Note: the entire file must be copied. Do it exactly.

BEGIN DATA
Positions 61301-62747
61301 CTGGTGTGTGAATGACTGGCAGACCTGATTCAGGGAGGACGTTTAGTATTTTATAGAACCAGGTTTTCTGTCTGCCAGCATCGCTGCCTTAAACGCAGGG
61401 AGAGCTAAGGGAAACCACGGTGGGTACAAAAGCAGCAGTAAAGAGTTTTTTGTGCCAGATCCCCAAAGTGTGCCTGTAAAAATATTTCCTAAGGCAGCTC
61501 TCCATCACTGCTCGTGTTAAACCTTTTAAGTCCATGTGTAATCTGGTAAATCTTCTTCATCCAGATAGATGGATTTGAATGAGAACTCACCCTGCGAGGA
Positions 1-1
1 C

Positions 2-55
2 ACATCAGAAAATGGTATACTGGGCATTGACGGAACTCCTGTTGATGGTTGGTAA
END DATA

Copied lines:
Positions 61301-62747
61301 CTGGTGTGTGAATGACTGGCAGACCTGATTCAGGGAGGACGTTTAGTATTTTATAGAACCAGGTTTTCTGTCTGCCAGCATCGCTGCCTTAAACGCAGGG
61401 AGAGCTAAGGGAAACCACGGTGGGTACAAAAGCAGCAGTAAAGAGTTTTTTGTGCCAGATCCCCAAAGTGTGCCTGTAAAAATATTTCCTAAGGCAGCTC
61501 TCCATCACTGCTCGTGTTAAACCTTTTAAGTCCATGTGTAATCTGGTAAATCTTCTTCATCCAGATAGATGGATTTGAATGAGAACTCACCCTGCGAGGA
Positions 1-1
1 C

Positions 2-55
2 ACATCAGAAAATGGTATACTGGGCATTGACGGAACTCCTGTTGATGGTTGGTAA